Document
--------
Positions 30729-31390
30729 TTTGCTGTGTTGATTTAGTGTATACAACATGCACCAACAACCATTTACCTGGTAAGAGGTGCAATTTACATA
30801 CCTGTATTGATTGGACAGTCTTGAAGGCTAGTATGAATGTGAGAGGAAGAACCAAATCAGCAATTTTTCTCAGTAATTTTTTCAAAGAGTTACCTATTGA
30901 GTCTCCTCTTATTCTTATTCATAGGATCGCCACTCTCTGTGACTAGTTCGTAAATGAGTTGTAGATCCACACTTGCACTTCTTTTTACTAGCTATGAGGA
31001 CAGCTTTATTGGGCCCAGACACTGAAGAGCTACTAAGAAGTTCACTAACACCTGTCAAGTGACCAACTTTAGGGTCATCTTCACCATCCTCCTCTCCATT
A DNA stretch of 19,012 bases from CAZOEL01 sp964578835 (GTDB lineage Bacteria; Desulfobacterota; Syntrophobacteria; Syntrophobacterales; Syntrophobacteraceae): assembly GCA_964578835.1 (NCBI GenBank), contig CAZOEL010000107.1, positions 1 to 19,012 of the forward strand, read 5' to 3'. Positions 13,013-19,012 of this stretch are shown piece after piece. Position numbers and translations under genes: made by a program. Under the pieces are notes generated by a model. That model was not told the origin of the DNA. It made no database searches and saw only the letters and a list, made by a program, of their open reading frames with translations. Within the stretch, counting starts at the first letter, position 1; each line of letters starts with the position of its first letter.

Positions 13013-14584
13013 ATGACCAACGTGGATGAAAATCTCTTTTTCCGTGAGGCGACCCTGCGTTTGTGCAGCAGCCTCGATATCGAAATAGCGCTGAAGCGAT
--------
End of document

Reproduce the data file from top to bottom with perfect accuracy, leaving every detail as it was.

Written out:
Positions 30729-31390
30729 TTTGCTGTGTTGATTTAGTGTATACAACATGCACCAACAACCATTTACCTGGTAAGAGGTGCAATTTACATA
30801 CCTGTATTGATTGGACAGTCTTGAAGGCTAGTATGAATGTGAGAGGAAGAACCAAATCAGCAATTTTTCTCAGTAATTTTTTCAAAGAGTTACCTATTGA
30901 GTCTCCTCTTATTCTTATTCATAGGATCGCCACTCTCTGTGACTAGTTCGTAAATGAGTTGTAGATCCACACTTGCACTTCTTTTTACTAGCTATGAGGA
31001 CAGCTTTATTGGGCCCAGACACTGAAGAGCTACTAAGAAGTTCACTAACACCTGTCAAGTGACCAACTTTAGGGTCATCTTCACCATCCTCCTCTCCATT
A DNA stretch of 19,012 bases from CAZOEL01 sp964578835 (GTDB lineage Bacteria; Desulfobacterota; Syntrophobacteria; Syntrophobacterales; Syntrophobacteraceae): assembly GCA_964578835.1 (NCBI GenBank), contig CAZOEL010000107.1, positions 1 to 19,012 of the forward strand, read 5' to 3'. Positions 13,013-19,012 of this stretch are shown piece after piece. Position numbers and translations under genes: made by a program. Under the pieces are notes generated by a model. That model was not told the origin of the DNA. It made no database searches and saw only the letters and a list, made by a program, of their open reading frames with translations. Within the stretch, counting starts at the first letter, position 1; each line of letters starts with the position of its first letter.

Positions 13013-14584
13013 ATGACCAACGTGGATGAAAATCTCTTTTTCCGTGAGGCGACCCTGCGTTTGTGCAGCAGCCTCGATATCGAAATAGCGCTGAAGCGAT